By Lizzy Okoji
No fewer than 887 Nigerian refugees in Cameroon have been repatriated following request from the Cameroonian government to Nigeria to facilitate their return.
Mr Hanson Tamfu, the External Relations Officer, United Nations High Commissioner for Refugees (UNHCR) Nigeria, said on Wednesday in Abuja that the returnees have arrived in Banki, Nigeria’s border town with Cameroon.
Tamfu said that the request was prompted by fear and suspicions of the Cameroonian authorities that among the refugees might include some elements of Boko Haram.
“The returnees arrived in six trucks sent by Nigerian authorities following the meeting with the governor of the far north region of Cameroon on June 19.
“During the meeting, Nigeria was requested to cause the return of refugees, which the Cameroonian authority suspects may also compromise some elements of Boko Haram whose activities have increased tremendously in recent times.
“Consequently, the Borno State Emergency Management Agency (SEMA) on June 26 dispatched the buses to transport the refugees,’’ Tamfu said.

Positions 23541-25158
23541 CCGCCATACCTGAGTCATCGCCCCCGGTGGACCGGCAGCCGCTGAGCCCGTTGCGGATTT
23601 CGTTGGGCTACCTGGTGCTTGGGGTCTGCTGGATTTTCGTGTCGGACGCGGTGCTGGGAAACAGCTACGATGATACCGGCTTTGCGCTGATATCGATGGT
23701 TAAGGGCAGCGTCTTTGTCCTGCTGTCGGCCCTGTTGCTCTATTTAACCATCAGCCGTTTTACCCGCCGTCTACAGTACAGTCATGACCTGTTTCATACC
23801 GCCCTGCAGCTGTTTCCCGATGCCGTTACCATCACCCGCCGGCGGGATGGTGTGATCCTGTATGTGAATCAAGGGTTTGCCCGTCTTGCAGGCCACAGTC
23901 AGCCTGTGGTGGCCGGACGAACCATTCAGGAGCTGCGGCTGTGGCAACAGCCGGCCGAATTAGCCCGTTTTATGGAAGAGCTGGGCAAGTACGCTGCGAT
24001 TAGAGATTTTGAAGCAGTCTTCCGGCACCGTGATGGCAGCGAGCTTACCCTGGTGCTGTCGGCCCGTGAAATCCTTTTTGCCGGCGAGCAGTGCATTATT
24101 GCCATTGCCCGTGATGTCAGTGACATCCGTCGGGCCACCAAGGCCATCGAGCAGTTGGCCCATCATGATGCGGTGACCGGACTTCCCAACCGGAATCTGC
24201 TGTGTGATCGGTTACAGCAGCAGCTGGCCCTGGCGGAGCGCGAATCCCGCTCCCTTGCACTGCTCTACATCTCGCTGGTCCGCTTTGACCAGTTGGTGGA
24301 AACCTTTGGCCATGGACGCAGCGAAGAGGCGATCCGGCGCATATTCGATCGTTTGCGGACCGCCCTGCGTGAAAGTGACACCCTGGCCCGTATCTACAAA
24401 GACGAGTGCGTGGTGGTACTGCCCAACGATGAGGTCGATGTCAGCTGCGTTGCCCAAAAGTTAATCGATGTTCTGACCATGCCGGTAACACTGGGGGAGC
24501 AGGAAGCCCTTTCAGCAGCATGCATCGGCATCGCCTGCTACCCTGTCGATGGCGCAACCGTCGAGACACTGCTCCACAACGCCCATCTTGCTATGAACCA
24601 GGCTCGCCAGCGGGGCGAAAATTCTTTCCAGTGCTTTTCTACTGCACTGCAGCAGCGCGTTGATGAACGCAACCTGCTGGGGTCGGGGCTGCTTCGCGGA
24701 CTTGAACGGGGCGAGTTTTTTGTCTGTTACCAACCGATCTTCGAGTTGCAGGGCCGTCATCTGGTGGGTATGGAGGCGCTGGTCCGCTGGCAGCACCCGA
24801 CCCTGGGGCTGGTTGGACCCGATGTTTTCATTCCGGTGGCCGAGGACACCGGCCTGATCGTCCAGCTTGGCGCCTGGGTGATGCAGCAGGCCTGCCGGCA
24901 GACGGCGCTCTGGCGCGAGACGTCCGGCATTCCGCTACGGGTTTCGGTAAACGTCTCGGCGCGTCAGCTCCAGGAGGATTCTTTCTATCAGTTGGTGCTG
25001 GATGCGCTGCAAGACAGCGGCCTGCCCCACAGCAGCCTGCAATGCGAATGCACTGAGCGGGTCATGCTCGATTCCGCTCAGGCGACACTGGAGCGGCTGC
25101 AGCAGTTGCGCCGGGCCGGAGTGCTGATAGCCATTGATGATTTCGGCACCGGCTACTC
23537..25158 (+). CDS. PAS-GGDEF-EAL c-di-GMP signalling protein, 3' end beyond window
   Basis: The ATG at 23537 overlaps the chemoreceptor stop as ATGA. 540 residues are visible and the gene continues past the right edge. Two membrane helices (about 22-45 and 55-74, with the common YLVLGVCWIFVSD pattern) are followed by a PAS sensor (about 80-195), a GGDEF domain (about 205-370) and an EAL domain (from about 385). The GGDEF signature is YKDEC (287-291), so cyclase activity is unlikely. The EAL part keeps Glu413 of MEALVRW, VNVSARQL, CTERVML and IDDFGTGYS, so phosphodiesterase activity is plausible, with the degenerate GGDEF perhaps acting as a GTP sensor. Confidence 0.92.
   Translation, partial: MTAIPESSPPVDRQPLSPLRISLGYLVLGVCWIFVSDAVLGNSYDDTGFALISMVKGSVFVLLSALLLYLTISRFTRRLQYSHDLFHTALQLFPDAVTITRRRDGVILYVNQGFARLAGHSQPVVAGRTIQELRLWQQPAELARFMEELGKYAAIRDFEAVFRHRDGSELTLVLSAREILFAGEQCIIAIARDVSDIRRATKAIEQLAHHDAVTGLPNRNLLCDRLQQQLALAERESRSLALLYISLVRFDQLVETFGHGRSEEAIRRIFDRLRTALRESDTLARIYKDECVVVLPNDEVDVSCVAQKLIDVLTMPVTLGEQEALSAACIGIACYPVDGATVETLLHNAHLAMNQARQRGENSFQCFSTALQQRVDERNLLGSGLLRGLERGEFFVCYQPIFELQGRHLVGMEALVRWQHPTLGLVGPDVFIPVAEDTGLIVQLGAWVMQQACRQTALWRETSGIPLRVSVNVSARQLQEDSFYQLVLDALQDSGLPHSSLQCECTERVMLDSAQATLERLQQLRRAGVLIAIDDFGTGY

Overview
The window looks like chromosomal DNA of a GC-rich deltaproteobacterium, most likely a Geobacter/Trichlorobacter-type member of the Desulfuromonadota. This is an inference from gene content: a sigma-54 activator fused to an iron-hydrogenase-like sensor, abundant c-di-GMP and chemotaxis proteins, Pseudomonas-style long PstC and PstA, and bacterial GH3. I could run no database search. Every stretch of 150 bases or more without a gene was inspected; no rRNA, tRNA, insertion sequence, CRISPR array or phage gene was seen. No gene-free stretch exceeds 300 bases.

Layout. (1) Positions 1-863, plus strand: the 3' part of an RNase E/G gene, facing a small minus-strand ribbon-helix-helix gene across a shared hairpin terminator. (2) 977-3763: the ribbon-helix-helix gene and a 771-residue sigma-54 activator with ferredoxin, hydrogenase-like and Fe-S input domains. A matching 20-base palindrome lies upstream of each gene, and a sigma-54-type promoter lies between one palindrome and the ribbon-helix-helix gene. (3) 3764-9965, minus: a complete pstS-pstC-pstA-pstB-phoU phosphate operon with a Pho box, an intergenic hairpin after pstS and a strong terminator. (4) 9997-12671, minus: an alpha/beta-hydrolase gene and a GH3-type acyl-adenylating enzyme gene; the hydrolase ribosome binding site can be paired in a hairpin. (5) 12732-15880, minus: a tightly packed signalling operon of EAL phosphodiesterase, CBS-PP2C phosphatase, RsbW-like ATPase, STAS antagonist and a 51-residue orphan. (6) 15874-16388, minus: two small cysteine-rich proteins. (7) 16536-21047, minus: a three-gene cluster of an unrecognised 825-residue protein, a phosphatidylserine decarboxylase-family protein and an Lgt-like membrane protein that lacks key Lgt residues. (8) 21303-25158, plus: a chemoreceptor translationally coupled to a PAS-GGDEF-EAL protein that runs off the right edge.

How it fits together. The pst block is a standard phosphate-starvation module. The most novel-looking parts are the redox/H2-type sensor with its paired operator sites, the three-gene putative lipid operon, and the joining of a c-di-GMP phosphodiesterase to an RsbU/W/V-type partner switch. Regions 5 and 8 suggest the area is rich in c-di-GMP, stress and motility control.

Tamfu said that the latest group of returnees comprises 233 females, 187 males, 236 girls, and 231 boys who were living in host communities in Kolofata, a far north region of Cameroon.
He said it was reported that most of them do not have much in terms of personal effects but a few items in plastic sacks while some returned completely empty handed.
Tamfu said that UNHCR responded immediately by providing wet feeding, adding that it also would contact the National Emergency Management Agency (NEMA) and the Borno SEMA to continue with food provision.
He said that more returnees had indicated interest to leave Minawowa Camp in Cameroon, adding that they were anxious to return following the media reports about improved security back home.
He said they were also eager to return on hearing the government’s decision to distribute food to all the Internally Displaced Persons (IDPs) in Borno.
The News Agency of Nigeria (NAN) reports that the official registered returnees from Cameroon through Banki now stood at 19,257. (NAN)